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Pal Meir

Never mist them (palms are no ferns), give them a shower instead! The indoor humidity is no problem in most cases, the watering, the soil mix, and the lack of light cause much more problems.

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PalmatierMeg

I don't know much about RO water, but does it involve using salts and/or similar chemical treatments? If not, disregard my post. If so, those salts/chemicals may be causing problems. I am no palm expert but I am troubled by the appearance of that brown leaf. If palm were smaller I'd wonder about damping off. How long has palm been in that potting mix? Does it drain really well?

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Hammer

RO water is stripped of chemicals as it is run through a membrane.  Salts, metals, chemicals and virtually all dissolved solids are removed.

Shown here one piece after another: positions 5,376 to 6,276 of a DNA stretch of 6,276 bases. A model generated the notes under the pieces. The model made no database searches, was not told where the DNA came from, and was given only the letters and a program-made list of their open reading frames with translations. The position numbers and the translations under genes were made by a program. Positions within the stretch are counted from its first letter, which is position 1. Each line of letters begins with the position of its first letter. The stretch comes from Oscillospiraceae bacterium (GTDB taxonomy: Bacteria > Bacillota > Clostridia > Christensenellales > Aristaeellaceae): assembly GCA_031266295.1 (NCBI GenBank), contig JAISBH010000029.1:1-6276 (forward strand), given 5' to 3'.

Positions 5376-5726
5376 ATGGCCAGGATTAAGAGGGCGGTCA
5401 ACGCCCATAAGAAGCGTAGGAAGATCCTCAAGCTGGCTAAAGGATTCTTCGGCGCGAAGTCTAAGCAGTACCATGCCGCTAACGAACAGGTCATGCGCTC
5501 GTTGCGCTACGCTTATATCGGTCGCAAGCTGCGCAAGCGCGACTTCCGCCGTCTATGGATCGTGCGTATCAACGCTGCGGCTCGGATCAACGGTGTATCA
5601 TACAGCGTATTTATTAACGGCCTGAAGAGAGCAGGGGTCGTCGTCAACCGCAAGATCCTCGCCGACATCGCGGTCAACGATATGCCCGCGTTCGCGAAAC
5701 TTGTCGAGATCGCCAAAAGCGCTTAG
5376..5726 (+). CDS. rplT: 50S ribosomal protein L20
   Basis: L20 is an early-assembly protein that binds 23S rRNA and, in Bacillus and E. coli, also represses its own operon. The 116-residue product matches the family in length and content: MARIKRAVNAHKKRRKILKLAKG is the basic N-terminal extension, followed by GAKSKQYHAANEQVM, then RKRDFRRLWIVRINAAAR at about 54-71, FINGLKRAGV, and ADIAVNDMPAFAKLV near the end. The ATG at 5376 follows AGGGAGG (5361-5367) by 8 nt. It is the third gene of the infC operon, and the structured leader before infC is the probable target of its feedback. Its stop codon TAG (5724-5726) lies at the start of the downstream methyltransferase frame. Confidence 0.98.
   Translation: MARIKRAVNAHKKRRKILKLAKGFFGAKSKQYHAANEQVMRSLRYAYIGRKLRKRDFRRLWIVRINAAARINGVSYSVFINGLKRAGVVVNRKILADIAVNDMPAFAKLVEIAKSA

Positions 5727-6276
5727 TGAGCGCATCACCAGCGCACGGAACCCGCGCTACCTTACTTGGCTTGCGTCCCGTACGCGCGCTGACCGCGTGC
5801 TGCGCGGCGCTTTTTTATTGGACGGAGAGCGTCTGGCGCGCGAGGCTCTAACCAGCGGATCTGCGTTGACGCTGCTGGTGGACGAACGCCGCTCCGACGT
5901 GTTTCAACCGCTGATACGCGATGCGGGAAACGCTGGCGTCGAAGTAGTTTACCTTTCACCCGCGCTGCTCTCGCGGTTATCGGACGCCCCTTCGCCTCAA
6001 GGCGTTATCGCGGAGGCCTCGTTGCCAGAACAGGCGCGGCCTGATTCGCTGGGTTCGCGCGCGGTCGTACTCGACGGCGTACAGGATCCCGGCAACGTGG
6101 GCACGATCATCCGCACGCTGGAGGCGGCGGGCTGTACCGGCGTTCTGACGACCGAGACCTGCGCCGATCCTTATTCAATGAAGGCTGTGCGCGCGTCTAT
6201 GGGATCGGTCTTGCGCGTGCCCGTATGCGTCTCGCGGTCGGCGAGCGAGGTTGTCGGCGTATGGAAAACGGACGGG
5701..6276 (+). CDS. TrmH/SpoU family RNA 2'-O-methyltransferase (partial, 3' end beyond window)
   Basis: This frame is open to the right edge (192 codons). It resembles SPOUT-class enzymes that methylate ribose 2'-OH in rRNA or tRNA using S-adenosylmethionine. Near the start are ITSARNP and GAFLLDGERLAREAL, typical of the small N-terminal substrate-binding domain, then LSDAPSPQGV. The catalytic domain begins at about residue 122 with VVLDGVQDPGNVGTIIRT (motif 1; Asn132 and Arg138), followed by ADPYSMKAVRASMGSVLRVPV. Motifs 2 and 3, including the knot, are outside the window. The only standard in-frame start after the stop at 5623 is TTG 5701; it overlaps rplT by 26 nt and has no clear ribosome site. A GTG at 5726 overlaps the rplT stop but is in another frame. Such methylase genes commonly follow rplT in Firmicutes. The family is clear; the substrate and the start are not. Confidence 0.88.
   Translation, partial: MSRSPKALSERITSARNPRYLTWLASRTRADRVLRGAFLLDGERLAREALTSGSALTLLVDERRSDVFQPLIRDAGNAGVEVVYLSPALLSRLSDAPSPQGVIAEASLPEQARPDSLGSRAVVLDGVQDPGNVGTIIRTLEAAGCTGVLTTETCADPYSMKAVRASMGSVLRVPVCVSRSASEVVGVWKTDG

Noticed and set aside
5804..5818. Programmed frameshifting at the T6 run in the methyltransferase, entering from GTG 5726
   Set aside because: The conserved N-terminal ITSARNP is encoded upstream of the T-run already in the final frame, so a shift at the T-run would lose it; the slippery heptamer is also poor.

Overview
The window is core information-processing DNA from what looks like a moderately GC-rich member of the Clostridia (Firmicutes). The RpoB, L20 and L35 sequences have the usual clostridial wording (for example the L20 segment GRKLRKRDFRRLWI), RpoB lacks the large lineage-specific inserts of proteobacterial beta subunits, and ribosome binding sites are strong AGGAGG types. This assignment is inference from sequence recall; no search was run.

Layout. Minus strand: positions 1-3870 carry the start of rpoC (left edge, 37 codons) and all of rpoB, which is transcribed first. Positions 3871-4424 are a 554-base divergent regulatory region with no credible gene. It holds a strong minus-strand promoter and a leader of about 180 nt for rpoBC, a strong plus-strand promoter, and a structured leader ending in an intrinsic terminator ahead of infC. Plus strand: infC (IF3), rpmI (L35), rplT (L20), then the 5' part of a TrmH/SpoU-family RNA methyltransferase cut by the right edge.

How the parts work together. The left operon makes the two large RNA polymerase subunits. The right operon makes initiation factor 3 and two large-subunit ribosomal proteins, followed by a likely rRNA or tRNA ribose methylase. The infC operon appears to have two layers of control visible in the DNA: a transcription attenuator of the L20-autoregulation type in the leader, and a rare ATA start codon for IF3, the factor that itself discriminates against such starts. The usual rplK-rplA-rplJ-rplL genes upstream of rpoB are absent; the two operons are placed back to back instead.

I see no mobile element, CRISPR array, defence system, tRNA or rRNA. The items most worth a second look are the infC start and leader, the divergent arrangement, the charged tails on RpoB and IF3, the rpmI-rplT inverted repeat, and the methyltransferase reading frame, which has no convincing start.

Scott, that looks like some sort of rot.  Either in the roots or in the base somewhere.   I am fairly concerned for this palm.

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sashaeffer
9 hours ago, PalmatierMeg said:

I don't know much about RO water, but does it involve using salts and/or similar chemical treatments? If not, disregard my post. If so, those salts/chemicals may be causing problems. I am no palm expert but I am troubled by the appearance of that brown leaf. If palm were smaller I'd wonder about damping off. How long has palm been in that potting mix? Does it drain really well?

Meg, that palm was bought in that pot so palm grew in that (southern California)

I have contacted my soft water provider and was assured there are NO salts in RO water. I have bought a water meter which doesn't test for salt content but purity. Rain water is at 11ppm  RO water around 25 ppm and tap(I'm on a well but water filtered before entering the house) and it's at the high 300's ppm

One thing I've discovered about Kentia type palms is that they don't like to be watered too often or be too wet when inside.

 

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Phoenikakias

Have you used any kind of fertiizer or soil additive and which one?

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Pal Meir